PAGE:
Be wary of friends, they will betray you more quickly than your enemies, for they are easily aroused to envy. They also become spoiled and tyrannical. But hire a former enemy and he will be more loyal than a friend, because he has more to prove. In fact, you have more to fear from friends than from enemies. If you have no enemies, find a way to make them.
WORK WITH YOUR ENEMIES
It is natural to want to employ your friends when you find yourself in times of need. The world is a harsh place, and your friends soften the harshness. Besides, you know them. Why depend on a stranger when you have a friend at hand?
The problem is that you often do not know your friends as well as you imagine. Friends often agree on things in order to avoid an argument. They cover up their unpleasant qualities so as to not offend each other. They laugh extra hard at each other's jokes. Since honesty rarely strengthens friendship, you may never know how a friend truly feels. Friends will say that they love your poetry, adore your music, envy your taste in clothe, maybe they mean it, often they do not.
When you decide to hire a friend, you gradually discover the qualities he or she has kept hidden. Strangely enough, it is your act of kindness that unbalances everything. People want to feel they deserve their good for tune. The receipt of a favor can become oppressive: It means you have been chosen because you are a friend, not necessarily because you are de serving. There is almost a touch of condescension in the act of hiring friends that secretly afflicts them. The injury will come out slowly: A little more honesty, flashes of resentment and envy here and there, and before you know it your friendship fades. The more favors and gifts you supply to revive the friendship, the less gratitude you receive.
The problem with using or hiring friends is that it will inevitably limit your power. The friend is rarely the one who is most able to help you; and in the end, skill and competence are far more important than friendly feelings. All working situations require a kind of distance between people. You are trying to work, not make friends; friendliness only obscures that fact. The key to real power and collaboration is the ability to judge who is best able to further your interests in all situations. Keep friends for friendship but work with the skilled and competent.
Your enemies, on the other hand, are an untapped gold mine that you must learn to exploit. A person who has something to prove will move mountains for you. You destroy an enemy when you make a friend of him. Make it a pol icy of working with those who disagreed with you. But do not forget, without enemies around us, we grow lazy; an enemy at our heels sharpens our wits, keeping us focused and alert. It is sometimes better, then, to use enemies as enemies rather than transforming them into friends or allies. Without a worthy opponent, a man or group cannot grow stronger.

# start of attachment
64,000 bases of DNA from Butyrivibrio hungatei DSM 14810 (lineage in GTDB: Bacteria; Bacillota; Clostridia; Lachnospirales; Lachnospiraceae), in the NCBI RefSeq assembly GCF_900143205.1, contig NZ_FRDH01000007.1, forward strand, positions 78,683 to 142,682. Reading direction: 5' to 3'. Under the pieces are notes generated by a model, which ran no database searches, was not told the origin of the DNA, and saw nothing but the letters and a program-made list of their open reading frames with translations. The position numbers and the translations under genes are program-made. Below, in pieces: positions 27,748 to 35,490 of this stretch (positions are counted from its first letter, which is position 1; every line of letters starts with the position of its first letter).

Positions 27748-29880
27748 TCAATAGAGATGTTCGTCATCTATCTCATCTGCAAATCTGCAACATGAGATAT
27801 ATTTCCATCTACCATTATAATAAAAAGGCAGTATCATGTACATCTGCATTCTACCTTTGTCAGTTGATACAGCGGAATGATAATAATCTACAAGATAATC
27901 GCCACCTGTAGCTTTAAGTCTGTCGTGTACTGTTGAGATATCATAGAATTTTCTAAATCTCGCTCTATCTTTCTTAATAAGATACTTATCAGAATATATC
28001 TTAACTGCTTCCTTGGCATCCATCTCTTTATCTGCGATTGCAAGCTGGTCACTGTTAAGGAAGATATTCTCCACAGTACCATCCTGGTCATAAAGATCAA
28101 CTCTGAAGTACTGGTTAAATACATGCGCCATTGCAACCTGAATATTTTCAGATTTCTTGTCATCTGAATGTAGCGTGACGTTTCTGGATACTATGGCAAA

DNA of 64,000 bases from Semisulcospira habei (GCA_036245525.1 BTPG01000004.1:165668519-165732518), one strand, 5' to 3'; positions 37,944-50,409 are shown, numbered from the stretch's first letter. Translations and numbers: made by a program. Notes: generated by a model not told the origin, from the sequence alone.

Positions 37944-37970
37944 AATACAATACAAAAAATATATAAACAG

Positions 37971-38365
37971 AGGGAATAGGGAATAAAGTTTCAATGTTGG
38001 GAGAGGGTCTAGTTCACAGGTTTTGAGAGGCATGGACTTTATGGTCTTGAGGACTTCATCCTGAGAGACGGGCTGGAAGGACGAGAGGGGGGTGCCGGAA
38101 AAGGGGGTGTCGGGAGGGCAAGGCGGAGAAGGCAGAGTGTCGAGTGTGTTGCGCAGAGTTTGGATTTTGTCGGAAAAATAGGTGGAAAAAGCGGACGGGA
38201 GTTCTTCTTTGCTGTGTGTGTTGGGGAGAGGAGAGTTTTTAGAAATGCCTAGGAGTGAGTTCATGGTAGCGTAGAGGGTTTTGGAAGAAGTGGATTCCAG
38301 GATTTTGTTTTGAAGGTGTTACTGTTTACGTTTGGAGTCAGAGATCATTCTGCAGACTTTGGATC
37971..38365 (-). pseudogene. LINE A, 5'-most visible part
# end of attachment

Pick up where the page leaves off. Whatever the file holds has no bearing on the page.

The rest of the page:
Such a strategy of constant conflict has several key components. First, be certain that in the long run you will emerge victorious. Never pick a fight with someone you are not sure you can defeat. Second, if you have no apparent enemies, you must sometimes set up a convenient target, even turning a friend into an enemy. Third, use such enemies to define your cause more clearly to the public, even framing it as a struggle of good against evil. A sharply defined enemy is a far stronger argument for your side than all the words you could possibly put together.
Never let the presence of enemies upset or distress you-you are far better off with a declared opponent or two than not knowing where your real enemies lie. The man of power welcomes conflict, using enemies to enhance his reputation as a surefooted fighter who can be relied upon in times of uncertainty.
EXCEPTION TO THE RULE
Although it is generally best not to mix work with friendship, there are times when a friend can be used to greater effect than an enemy. There are occasions, for example, where dirty work has to be done, but for the sake of appearances it would be preferable to have other people do it for you; friends often do this the best, since their affection for you makes them willing to take chances. Also, if your plans go awry for some reason, you can use a friend as a convenient scapegoat. Of course, after you play that card, you have lost your friend forever. It is best, then, to reserve the scapegoat role for someone who is close to you but not too close.
Finally, the problem about working with friends is that it confuses the boundaries and distances that working requires. But if both partners in the arrangement understand the dangers involved, a friend often can be employed to great effect. You must never let your guard down in such a venture, however; always be on the lookout for any signs of emotional disturbance such as envy and ingratitude. Nothing is stable in the realm of power, and even the closest of friends can be transformed into the worst of enemies.
Michel Ouellette JMD, ll.l., ll.m.
J. Michael Dennis, ll.l., ll.m.
Business & Corporate Strategist
Systemic Strategic Planning
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